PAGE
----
You should really use a library like jBCrypt to manage the passwords. The bcrypt algorithm has an adjustable workload, which means that even easy-to-guess passwords are protected, to some extent.
Password protection has evolved as follows:
Initially, just hashes were stored. These were attacked with rainbow tables.
Then people added a salt. This worked OK for a while, but now GPU based crackers can
brute force simple (and not-so-simple, really) passwords even with a salt.
Key derivation functions with additional workloads. This makes each "guess" expensive
and is the current best practice.
Salts may still be used in existing systems, but anything new should use bcrypt or similar (PBKDF2, scrypt).
As for your concern about sending passwords in the clear - that is OK as long as the connection is TLS (aka SSL / https), properly configured (see here, for example), with a good certificate.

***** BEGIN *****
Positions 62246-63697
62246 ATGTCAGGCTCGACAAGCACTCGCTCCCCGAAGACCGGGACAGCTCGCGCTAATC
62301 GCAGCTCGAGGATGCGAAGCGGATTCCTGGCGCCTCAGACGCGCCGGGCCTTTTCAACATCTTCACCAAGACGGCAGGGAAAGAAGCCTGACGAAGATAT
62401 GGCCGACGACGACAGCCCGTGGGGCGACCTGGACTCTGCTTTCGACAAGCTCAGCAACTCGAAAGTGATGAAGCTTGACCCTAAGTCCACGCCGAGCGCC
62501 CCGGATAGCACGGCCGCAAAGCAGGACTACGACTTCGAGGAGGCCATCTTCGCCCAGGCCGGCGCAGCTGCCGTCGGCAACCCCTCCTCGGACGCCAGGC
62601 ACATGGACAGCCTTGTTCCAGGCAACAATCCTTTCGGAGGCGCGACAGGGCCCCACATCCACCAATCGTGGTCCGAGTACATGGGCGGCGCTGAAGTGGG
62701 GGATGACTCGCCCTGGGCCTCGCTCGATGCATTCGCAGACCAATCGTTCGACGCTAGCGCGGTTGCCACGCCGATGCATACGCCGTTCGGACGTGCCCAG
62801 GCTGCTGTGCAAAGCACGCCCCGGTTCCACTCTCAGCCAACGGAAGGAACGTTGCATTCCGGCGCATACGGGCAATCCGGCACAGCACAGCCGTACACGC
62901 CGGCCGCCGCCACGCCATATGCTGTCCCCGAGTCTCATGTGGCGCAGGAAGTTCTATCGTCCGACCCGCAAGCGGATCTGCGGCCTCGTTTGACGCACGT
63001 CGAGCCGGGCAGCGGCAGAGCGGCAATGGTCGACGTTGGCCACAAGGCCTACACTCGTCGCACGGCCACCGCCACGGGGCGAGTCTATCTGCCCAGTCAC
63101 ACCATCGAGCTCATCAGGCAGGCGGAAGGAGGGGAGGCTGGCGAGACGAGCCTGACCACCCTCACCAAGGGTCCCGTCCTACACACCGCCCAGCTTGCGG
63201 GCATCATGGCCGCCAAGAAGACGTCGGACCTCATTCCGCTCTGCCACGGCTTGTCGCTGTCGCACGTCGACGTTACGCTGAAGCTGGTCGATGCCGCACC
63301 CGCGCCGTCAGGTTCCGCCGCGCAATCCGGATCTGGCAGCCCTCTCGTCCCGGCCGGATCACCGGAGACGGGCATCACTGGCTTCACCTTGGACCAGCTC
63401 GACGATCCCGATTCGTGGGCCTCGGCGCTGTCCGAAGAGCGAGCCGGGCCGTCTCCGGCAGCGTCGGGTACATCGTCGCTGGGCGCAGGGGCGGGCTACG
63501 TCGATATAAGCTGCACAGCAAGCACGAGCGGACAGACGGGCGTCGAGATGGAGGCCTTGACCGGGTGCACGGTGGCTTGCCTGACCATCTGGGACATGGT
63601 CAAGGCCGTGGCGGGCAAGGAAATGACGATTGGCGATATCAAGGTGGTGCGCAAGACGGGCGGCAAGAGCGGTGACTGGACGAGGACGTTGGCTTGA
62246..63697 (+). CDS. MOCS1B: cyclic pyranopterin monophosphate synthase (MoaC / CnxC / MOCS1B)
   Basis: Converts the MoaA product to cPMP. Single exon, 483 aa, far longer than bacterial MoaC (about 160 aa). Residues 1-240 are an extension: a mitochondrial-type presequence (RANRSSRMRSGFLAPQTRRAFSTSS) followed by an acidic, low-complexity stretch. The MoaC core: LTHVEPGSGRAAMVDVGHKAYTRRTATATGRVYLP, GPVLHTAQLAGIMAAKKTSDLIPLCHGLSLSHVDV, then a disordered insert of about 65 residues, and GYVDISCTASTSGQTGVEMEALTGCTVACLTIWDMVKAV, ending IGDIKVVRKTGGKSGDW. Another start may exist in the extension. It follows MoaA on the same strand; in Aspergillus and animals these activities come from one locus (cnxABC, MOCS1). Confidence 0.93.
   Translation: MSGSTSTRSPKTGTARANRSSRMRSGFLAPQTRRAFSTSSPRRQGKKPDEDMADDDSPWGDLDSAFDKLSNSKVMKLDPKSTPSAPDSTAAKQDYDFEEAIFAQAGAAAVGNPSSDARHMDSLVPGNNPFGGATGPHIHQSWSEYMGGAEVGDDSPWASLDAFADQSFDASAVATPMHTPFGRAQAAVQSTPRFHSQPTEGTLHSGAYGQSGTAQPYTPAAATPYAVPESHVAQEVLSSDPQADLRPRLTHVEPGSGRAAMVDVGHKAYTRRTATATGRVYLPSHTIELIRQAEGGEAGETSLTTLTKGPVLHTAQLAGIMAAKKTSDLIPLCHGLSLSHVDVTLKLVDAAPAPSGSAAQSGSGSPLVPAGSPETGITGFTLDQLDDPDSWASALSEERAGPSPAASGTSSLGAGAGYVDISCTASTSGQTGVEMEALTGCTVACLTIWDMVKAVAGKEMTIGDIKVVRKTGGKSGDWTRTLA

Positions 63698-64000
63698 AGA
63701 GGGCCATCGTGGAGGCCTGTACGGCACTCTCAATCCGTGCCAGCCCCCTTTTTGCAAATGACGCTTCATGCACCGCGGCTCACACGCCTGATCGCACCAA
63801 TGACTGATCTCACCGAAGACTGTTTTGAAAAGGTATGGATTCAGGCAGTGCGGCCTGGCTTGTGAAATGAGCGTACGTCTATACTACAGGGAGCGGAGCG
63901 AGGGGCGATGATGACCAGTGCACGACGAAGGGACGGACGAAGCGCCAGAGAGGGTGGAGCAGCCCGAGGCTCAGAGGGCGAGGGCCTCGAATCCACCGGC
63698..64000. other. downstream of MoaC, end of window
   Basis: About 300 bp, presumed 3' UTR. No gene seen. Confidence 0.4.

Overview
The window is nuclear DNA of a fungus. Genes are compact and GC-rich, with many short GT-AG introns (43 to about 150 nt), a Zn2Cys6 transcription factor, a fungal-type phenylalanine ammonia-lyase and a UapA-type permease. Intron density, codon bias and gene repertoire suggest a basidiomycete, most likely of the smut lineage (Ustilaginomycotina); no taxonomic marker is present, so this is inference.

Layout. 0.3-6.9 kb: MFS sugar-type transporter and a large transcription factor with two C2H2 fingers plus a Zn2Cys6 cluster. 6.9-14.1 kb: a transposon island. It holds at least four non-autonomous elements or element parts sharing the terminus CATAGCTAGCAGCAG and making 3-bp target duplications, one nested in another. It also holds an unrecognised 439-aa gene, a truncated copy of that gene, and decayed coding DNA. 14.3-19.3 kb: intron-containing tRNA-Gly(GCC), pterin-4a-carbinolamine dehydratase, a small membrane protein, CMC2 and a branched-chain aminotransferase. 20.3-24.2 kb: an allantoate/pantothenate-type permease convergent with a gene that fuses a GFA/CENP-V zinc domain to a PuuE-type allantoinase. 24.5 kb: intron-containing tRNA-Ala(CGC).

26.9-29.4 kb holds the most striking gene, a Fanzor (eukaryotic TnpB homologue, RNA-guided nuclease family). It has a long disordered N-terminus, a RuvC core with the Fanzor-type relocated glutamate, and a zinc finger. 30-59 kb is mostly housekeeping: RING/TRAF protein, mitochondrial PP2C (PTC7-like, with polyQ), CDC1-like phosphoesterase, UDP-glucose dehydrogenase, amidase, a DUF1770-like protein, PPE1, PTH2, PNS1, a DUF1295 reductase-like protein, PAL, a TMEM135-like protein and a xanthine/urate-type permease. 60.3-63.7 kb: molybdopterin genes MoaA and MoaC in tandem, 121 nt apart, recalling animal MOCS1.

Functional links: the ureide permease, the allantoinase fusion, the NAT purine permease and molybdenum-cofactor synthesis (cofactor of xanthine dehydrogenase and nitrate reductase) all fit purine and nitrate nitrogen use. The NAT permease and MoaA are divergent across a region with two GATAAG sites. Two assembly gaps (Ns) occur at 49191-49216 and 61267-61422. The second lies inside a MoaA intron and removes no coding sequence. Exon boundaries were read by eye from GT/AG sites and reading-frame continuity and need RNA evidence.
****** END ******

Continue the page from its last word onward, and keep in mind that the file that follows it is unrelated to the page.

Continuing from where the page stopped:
Note that the above is not encryption of passwords - they cannot be decrypted. Instead they are hashed. When a user forgets a password you should implement a secure way for them to enter a new password. Typically this means generating a random string and a timestamp, and storing them in the database. Then send the user the random string as part of a link in an email. When they visit that link, check the random string and the timestamp and allow them to enter a new password (as with registration). All this over TLS, of course.
PS Please make my life meaningful by giving me internet points if the answer is correct - select the "tick mark" top left to indicate that this answer is OK. Also, that means people are more likely to answer your questions in future.